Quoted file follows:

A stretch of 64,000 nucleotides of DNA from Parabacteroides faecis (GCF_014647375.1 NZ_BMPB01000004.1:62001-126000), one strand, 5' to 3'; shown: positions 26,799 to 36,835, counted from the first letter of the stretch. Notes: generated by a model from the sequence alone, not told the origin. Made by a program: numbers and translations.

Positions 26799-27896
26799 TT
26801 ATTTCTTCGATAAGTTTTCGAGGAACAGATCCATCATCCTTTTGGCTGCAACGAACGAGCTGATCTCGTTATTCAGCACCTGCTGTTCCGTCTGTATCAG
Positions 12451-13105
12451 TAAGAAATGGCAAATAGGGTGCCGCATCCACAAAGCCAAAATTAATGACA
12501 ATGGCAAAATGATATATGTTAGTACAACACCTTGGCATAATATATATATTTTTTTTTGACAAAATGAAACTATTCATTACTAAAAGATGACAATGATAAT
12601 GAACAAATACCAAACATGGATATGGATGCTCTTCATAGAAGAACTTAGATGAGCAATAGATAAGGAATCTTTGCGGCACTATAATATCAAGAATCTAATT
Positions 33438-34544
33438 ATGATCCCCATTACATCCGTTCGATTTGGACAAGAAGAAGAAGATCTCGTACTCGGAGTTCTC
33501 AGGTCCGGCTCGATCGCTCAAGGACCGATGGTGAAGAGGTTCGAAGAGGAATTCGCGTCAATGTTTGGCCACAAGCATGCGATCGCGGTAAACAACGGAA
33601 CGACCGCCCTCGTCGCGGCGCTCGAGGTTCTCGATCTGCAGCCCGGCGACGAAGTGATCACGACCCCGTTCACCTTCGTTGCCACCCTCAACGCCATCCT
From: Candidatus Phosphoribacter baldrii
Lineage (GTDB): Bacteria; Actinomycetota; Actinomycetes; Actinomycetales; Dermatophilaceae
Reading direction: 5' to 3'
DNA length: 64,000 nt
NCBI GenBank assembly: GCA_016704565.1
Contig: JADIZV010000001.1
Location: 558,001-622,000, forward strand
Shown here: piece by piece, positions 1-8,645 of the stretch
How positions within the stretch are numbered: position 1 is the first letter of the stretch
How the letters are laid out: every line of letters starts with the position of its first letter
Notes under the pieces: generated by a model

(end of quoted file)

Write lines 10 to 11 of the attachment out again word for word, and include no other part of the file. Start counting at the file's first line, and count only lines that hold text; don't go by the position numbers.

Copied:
33438 ATGATCCCCATTACATCCGTTCGATTTGGACAAGAAGAAGAAGATCTCGTACTCGGAGTTCTC
33501 AGGTCCGGCTCGATCGCTCAAGGACCGATGGTGAAGAGGTTCGAAGAGGAATTCGCGTCAATGTTTGGCCACAAGCATGCGATCGCGGTAAACAACGGAA